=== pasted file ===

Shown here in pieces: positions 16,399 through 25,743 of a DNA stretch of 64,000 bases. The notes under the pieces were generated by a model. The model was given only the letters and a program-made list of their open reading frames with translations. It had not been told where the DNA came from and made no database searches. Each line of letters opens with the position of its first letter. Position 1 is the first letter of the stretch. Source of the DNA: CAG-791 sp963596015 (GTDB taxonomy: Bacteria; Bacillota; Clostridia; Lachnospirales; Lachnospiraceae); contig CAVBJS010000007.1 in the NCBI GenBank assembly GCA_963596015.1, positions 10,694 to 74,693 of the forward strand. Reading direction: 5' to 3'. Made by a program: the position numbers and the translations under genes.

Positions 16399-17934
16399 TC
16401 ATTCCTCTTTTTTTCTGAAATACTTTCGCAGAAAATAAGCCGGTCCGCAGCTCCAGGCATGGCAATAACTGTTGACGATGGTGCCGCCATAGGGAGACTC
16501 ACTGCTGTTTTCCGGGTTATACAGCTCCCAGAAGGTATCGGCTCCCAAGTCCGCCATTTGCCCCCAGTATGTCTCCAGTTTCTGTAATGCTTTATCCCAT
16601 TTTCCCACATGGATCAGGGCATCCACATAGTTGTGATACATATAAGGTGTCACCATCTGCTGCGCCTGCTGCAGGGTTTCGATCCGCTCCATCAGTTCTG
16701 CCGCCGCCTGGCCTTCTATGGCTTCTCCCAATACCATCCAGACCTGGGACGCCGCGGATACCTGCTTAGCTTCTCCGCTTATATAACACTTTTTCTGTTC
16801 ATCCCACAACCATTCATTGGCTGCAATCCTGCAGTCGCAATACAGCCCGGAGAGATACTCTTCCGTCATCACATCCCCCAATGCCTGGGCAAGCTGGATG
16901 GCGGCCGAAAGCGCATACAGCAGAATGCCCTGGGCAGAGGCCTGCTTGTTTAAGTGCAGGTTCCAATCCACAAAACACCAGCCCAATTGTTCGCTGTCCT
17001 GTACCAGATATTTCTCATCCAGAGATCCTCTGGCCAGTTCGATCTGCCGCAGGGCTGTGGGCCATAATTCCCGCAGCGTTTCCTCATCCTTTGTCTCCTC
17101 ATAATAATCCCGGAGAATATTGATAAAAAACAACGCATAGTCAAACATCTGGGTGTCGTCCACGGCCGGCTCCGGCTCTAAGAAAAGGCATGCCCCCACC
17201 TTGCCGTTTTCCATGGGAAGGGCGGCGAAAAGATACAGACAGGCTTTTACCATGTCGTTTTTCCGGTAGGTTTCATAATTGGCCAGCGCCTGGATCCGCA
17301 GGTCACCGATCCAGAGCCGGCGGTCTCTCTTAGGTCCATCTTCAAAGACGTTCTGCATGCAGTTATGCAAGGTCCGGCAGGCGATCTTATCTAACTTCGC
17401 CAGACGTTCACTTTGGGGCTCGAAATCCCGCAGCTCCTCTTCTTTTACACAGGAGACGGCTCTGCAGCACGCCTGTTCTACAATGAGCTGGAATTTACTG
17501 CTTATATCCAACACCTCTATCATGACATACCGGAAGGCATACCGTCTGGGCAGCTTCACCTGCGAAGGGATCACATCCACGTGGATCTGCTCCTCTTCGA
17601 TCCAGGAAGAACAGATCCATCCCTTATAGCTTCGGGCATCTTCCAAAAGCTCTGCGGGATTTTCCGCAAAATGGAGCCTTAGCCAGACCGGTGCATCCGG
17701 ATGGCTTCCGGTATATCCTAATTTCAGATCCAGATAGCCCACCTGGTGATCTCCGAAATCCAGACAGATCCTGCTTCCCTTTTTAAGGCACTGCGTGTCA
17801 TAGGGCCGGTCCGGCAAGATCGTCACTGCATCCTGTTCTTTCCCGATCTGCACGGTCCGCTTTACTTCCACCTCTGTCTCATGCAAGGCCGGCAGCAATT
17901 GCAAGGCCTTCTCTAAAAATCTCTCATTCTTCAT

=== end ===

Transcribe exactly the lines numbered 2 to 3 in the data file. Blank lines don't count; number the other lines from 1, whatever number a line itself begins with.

Positions 16399-17934
16399 TC